The Alps
A fantastic view of the Alps on the way to Italy.


Approaching Marseille - stunning views!
I was rostered to fly out of Marseille last week, so it was a welcome change of scenery from the dull weather and I enjoyed it.  Though it was sunny everyday there, it was rather cold, and on some days quite windy with the mistral!  The mistral is a northerly wind, which can reach really high speeds (we experienced over 50mph and it can go higher) as it accelerates through the Rhone valley.

I made my way to Marseille the night before, so I was ready and well rested before my early start the next day.  Unfortunately, there were no direct flights from my base, so I had to travel to Stansted and take one from there.  I met a couple of colleagues there – another first officer and a captain whom were also being rostered in Marseille for a week.  We found it interesting to view the operation in the cabin and as passengers, we don’t really take notice of the procedures cabin crew must follow, so it was interesting to see it from a different perspective and appreciate what they do in the cabin – and it can be very busy during boarding!  I think just observing this will help us better co-ordinate our tasks between us  (flight crew), and cabin crew.  It’s difficult to appreciate and co-ordinate tasks with cabin crew when you’re new to the job and getting the hang of the basics and it’s easy to fall into the trap of interrupting cabin crew unintentionally, for example by making a PA whilst they are in the middle of one already.  We also realised how noisy it really is in the cabin, so it’s important to speak up when making passenger announcements!
Marseille Airport - the control tower from the hotel room window!
We arrived in Marseille and it was a short walk to the hotel and I went to bed right away to get enough rest.  The first day was a flight to Lille, followed by Nantes for the other 4 days and Fès (Morocco) on two other days.  The views coming into Marseille were amazing and two of the Marseille based captains demonstrated a visual approach which was amazing to see.  Marseille has 2 parallel runways, facing North-West and South-East – ideal when the mistral is blowing, leading to a strong wind down the runway.  The Alps are nearby and were often seen on approach.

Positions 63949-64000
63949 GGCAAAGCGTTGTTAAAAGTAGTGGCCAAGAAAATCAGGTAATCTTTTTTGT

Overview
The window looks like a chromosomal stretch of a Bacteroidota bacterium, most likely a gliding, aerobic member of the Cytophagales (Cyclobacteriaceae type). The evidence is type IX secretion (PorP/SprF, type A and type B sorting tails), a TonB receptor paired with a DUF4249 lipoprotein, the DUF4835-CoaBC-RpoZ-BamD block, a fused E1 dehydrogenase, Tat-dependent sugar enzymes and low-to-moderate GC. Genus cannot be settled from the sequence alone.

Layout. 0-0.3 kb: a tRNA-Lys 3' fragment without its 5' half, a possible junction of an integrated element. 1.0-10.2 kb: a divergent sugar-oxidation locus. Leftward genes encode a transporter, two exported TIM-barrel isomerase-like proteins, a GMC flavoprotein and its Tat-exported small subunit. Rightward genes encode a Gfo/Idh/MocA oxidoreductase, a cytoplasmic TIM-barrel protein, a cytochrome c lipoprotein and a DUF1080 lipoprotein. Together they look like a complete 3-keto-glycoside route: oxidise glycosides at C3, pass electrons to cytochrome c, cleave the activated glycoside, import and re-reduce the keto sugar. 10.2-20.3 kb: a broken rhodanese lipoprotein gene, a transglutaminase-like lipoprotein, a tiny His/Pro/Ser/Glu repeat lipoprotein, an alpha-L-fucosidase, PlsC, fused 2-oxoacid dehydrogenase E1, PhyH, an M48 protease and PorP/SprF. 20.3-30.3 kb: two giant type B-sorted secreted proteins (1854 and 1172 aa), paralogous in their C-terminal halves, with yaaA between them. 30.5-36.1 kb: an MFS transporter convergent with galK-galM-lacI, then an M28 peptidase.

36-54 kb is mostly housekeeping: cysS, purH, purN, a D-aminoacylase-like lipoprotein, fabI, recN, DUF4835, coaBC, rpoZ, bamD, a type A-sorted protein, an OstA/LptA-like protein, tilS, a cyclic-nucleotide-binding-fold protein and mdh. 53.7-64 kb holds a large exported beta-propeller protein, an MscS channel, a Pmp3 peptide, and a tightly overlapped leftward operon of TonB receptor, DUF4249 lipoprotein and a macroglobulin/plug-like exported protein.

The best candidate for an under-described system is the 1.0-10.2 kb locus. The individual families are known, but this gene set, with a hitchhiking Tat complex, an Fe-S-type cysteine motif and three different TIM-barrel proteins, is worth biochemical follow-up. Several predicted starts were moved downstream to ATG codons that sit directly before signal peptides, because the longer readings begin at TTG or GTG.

Stunning view of Marseille.
Whilst I was there, 31R was in use, so if we approached from the North, it took us over the airfield via a continuous descent approach (CDA), out to the Mediterranean Sea, and then with a left turn, back towards the airport to intercept the ILS.  The glidepath for 31R is 4 degrees and is much steeper that what we’re used to, which is 3 degrees, so it can be tricky if there’s a tailwind on approach or a gusty wind.  We opted for flaps 40 most of the time, especially if heavy and got away with flaps 30 if we were light and the weather was gusty.  Flying the 4 degree glidepath felt odd at first since the runway perspective, power settings and descent rate on approach were not what I was used to, however it didn’t take long to get accustomed to it.
Flights to Nante and Lille took just over an hour and Fes took around 2 hours and 30 minutes.
Sierra Nevada near Granada enroute to Fès.
The flights to Fes were always interesting – not only because of the stunning views along the way, but also because of the passengers!  On the flight to Fès, I saw 4 mountain ranges along the way, starting with the Alps, then the Pyrenees as we flew along the coast of Spain, then the Sierra Nevada near Granada and on flying over Morocco, the Atlas mountains.  On my first trip to Fés, it was cloudy most of the way, so unfortunately didn’t get to see as much as I wanted, however on my second trip, the clouds gave way and I enjoyed the view!  Fés was very quiet – we were the only aircraft there at the time of arrival and departure and the weather was pleasant – sunny, and relatively warm – a nice break from the cold and dull weather back in UK!
Flying over the Atlas Mountains towards Fès.
Narrow streets in Aix en Provence
Whilst I was in Marseille, I took the opportunity to visit Marseille city and Aix en Provence with the new friends I had made at Marseille!  We used the airport bus to travel to Marseille – costing €8.50 single!  Marseille is a very busy city with parts of it looking a little run-down. The bus and train station looked new and the city’s high street and shopping district was only a walk away.  The port was not far either, also a walk away, lined with restaurants that were selling sea food.  Aix en Provence was a little further away than Marseille, and it was much more pleasant and well-kept.  The centre had plenty of narrow streets with shops and restaurants and friendly locals.
Taken from my phone from the bus/train station in Marseille

From -7 to 20+ºC in 5 days!